What Happens After The Storm?
When Hurricane Irma whipped through our neighborhood, we lost our power. As a matter of fact, we lost in at 4:00 PM Sunday and Irma was not due for another 9 hours. Yes, winds had picked up in the form of gusts, and rain bands had started, but nothing that we would consider as another rainy Florida day. First reaction was that the Power Company was doing a controlled shut down for safety. Wrong! Power would not be restored for another four days. Certainly there was a great moment of celebration when the kitchen light mercifully flickered on.
We escaped any major damage. All of the neighborhood was not so fortunate. What was in common with every home, door by door, block by block was trash. Irma had cleaned every tree in her path of many limbs, branches and Spanish Moss. Every branch that no longer produced leaves and was simply attached to the oak tree as an ornament, was stripped and thrown to the ground. Over loaded limbs, from the weight of the heavy Spain Moss had been ripped from the security of the tree trunk.
Before Irma, one neighbor's front yard was crowned with a most beautiful grandfather oak. Grandfather oaks are so valuable and protected, builder's are required, by code, to plan new neighborhoods around the majestic grandfather oaks. The neighbor's tree was thrown to the ground like a WWF wrestler is thrown to the mat. The owner was fortunate it fell at a 45° angle from the house. It took out the unlit street light. The concrete light pole crashed to the street with views of re-bar and chunks of concrete were in every direction.
The "Good" Out Performs The Hurricane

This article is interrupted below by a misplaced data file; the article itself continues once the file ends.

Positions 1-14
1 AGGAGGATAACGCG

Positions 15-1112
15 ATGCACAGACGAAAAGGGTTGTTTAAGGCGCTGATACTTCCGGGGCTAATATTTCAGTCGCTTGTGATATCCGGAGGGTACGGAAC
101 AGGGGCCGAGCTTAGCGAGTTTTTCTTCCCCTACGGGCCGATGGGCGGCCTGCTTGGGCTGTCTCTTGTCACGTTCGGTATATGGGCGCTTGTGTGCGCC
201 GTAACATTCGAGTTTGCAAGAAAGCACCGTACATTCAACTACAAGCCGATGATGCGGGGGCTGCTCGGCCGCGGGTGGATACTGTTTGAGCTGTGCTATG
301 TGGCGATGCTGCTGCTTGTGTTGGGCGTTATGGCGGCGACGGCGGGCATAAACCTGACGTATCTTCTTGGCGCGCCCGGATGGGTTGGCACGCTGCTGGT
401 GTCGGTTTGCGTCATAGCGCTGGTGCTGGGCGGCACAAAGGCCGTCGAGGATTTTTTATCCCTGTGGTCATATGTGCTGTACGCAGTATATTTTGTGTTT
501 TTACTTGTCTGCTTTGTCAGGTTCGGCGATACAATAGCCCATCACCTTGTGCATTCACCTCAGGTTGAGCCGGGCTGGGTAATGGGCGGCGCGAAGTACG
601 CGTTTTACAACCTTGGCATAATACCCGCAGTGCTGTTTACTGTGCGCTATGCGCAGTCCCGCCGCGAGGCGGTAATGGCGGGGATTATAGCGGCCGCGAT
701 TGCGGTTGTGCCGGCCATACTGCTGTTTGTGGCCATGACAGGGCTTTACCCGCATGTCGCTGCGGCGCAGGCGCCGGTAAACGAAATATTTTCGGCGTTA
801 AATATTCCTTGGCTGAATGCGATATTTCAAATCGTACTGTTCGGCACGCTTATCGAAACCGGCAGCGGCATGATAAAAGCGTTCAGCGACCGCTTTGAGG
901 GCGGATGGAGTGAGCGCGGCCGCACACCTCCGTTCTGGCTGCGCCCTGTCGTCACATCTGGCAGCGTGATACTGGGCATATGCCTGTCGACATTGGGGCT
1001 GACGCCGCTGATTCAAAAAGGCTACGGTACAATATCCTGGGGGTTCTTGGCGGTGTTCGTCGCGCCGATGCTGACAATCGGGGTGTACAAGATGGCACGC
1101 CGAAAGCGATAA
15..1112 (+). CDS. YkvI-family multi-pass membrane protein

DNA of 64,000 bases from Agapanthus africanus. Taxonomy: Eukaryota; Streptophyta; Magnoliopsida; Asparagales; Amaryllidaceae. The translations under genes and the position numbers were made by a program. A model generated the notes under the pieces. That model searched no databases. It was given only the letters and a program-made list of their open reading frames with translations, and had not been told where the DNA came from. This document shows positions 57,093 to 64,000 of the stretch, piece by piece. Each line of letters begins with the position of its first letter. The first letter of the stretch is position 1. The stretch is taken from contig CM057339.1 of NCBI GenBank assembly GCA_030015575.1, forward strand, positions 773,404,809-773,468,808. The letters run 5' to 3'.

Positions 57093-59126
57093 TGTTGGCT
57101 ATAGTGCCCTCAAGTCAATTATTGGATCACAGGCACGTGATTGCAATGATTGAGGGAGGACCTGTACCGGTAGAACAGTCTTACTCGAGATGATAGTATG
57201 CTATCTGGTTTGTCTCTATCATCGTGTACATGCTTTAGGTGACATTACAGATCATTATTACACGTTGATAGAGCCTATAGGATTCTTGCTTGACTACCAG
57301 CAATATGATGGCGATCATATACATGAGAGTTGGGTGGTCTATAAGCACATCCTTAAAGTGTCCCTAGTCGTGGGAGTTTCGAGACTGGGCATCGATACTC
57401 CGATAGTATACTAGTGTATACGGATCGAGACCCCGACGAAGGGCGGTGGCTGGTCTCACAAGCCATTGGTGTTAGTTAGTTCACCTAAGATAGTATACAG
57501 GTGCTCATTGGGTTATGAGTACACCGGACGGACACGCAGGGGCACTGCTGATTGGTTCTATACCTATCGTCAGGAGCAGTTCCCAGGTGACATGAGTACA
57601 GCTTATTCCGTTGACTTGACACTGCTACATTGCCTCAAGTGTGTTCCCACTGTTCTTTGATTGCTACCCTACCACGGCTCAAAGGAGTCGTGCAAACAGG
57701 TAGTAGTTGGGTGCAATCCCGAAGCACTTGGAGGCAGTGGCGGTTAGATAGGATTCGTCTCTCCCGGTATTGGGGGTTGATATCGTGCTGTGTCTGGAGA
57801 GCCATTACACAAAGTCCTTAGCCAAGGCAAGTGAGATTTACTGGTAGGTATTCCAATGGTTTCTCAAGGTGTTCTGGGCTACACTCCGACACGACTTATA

The morning following the 1:30 AM eye of the hurricane (the actual eye was 20 miles east) neighbors trickled from their cocoon homes to see the results. The neighbor with the grandfather oak, seeing his tree had fallen and completely blocked his front street, took his chain saw and began to carve the top limbs away as if it were a Thanksgiving turkey. Then another neighbor and another neighbor and a half a block of men showed up with chain saws, saws and pruners to join the dissection. Ladies would grab the hewed limbs and stacked them in ordered piles by length and diameter. By the end of the day, two thirds of the tree was ready for the trash man.
When Doth The Trash Man Cometh?
This morning, as I was in the front yard sipping my hand crafted cup of dark roast coffee, the trash man arrived for the first time since before the storm. Have you every thought how important a job the trash man has? Try going almost two weeks without and you will find out for yourself. Remember the comment about the celebration of the flickering light? Celebrating trash pick up is not all that different.
I scurried my way down to the curb, and with one hand holding my coffee cup, the other hand is extended skyward for a big high five. The leather glove met my hand and we both grinned from one side of our cheek to the other. As I reflect on that moment, I wander when pro athletes do the same celebration procedure as the trash man and I, if that one moment for them will be as memorable as our moment. I told the trash man I appreciated him, thanked him for his hard work. He could only take one trash can worth of debris. There are several more stacks to go. But next week, Thursday, it will be our turn again for trash pickup. And I will be out there waiting with a big high five.